You reply, "Yeah, but what about how "reality" is distorted relative to the observer, like in an experiment with a traveller speeding along at 99.999999999999999 percent the speed of light as opposed to an observer who is stationary on earth? You know, how the traveller will age much much slower than the stationary observer because his/her time is slowed compared to that of the oberver on earth and visa versa". Very good question. Let me explain: Time, as Einstein explained, is relative (In a humorous way he stated, "One minute with a pretty girl seems like a second, but a minute on a hot stove seems like an eternity"). This statement is true, however not complete. There is an absolute time and a relative time, which Einstein and other physicists agree on (well, at least most physicists). A lot of proofs are arrived at by using hypothetical non-observed things, like the situation I described at the beginning of this post, and popular physicists have used them to describe real things. Yes, according to common sense, time is relative to the observer, but if you could take "moment pictures" (like I described) at regular intervals, such as every day or week or month of the speed of light experiment, you would see that the observer compared to the spaceship pilot would age at different rates, therefore time being different for both of them. But here's the paradox: time is BOTH absolute AND relative to the observer. Those moment pictures of the space traveller and the earth-bound person would give a step by step impression of the relativity of time yet also show the absolute time from an imaginary viewpoint.

    A story about four wise men who were blind that were asked to describe an elephant, whom none of them had ever experienced before or had described to them, is a popular one. Have you heard it? It goes something like this: Four wise men were asked to describe an elephant using only what they could deduce from what they felt. The first blind wise man who was feeling the tail said, "It is like a vine". The second wise man who was feeling one of the legs said, "It is like a tree trunk". The third one who was feeling the elephant's trunk said, "It is like a big snake". The fourth one who was feeling one of the ears said, "It is like a giant leaf". To each of the "observers" (figuratively speaking since they were blind) the elephant was different than the rest. All their descriptions were true, yet incomplete.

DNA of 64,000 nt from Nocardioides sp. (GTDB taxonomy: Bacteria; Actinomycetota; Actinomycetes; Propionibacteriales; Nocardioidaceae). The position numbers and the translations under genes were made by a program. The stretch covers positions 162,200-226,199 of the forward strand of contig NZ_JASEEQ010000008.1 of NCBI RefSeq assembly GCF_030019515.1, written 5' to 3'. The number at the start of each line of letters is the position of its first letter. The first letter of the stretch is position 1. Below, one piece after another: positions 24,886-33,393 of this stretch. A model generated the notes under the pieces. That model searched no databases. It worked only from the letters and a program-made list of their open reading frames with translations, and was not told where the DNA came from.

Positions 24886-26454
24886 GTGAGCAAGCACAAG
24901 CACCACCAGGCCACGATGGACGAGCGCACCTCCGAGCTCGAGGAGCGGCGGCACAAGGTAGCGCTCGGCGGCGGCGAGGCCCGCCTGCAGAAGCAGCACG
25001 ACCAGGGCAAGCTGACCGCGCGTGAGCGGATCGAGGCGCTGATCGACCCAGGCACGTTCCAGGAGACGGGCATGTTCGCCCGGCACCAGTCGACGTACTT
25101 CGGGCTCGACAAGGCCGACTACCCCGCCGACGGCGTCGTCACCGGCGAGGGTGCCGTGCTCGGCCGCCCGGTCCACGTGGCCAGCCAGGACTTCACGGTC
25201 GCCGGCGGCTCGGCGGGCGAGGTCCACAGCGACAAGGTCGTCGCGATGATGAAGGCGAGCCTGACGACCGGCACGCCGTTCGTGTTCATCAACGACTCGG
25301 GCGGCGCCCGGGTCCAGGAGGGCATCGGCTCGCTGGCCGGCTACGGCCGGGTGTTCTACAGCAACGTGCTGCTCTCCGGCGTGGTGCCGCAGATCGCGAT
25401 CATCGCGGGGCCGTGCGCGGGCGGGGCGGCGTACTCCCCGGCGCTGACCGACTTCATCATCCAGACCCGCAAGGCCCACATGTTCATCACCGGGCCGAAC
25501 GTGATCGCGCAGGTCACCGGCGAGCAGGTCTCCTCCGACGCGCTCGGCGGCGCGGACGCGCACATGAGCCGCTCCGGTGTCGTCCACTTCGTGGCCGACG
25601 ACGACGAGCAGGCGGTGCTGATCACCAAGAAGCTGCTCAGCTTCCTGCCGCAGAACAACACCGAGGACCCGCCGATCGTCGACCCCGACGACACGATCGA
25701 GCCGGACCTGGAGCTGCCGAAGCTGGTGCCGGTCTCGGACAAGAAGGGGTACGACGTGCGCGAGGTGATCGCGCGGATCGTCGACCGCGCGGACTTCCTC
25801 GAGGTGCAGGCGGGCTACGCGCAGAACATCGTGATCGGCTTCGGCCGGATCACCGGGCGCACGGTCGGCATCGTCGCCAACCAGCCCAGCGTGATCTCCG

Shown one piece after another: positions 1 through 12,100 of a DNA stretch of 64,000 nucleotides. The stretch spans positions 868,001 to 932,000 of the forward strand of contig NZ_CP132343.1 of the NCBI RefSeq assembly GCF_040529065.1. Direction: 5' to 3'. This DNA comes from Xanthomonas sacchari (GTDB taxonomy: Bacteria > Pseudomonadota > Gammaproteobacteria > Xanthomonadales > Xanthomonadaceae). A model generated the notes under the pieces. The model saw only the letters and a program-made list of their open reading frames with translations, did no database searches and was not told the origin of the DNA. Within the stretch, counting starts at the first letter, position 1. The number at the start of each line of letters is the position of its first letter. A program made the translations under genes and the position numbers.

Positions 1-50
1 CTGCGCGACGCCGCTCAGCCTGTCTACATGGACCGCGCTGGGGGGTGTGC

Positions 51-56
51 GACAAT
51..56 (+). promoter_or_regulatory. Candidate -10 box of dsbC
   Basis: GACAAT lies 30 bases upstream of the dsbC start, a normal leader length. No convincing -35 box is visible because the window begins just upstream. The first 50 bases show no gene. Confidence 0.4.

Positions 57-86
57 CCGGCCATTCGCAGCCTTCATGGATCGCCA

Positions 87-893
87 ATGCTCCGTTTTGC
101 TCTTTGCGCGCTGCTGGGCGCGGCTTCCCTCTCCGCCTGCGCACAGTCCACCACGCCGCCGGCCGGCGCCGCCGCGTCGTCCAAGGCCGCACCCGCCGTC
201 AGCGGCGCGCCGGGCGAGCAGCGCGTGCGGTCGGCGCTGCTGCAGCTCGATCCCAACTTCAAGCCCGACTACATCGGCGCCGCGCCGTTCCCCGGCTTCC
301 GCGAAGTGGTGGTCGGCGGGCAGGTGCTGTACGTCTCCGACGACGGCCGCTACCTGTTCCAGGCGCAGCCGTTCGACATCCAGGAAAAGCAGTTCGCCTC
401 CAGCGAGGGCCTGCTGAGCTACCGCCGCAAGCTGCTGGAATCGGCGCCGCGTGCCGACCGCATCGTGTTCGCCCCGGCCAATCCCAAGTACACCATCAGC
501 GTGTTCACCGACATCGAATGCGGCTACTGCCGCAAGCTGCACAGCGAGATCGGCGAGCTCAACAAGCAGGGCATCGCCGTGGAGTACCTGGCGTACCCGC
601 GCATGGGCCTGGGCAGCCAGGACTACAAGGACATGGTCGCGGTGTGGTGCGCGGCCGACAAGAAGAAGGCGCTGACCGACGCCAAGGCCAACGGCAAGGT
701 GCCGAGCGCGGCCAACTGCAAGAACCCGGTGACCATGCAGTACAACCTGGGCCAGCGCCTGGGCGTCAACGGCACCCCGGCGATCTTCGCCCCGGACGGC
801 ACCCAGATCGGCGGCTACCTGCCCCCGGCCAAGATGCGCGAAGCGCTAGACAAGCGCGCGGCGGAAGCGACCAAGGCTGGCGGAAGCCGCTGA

Sorry Tiassa, I have to make just one itsy bitsy bible statement. If God said, "I am the Alpha and the Omega", then why can't time be absolute outside of the observer AND relative to the observer? What I'm getting from most of the atheists out there is that WE are GOD and that if we are not here to observe, then nothing really matters. That's the entire arguement, isn't it? Have a nice day.

    Dork

    "Someone, please!! Cork the Dork!!!"

    [This message has been edited by Dork (edited September 22, 1999).]
     
  8. Boris Senior Member Registered Senior Member

    Messages:
    1,052
    Dork,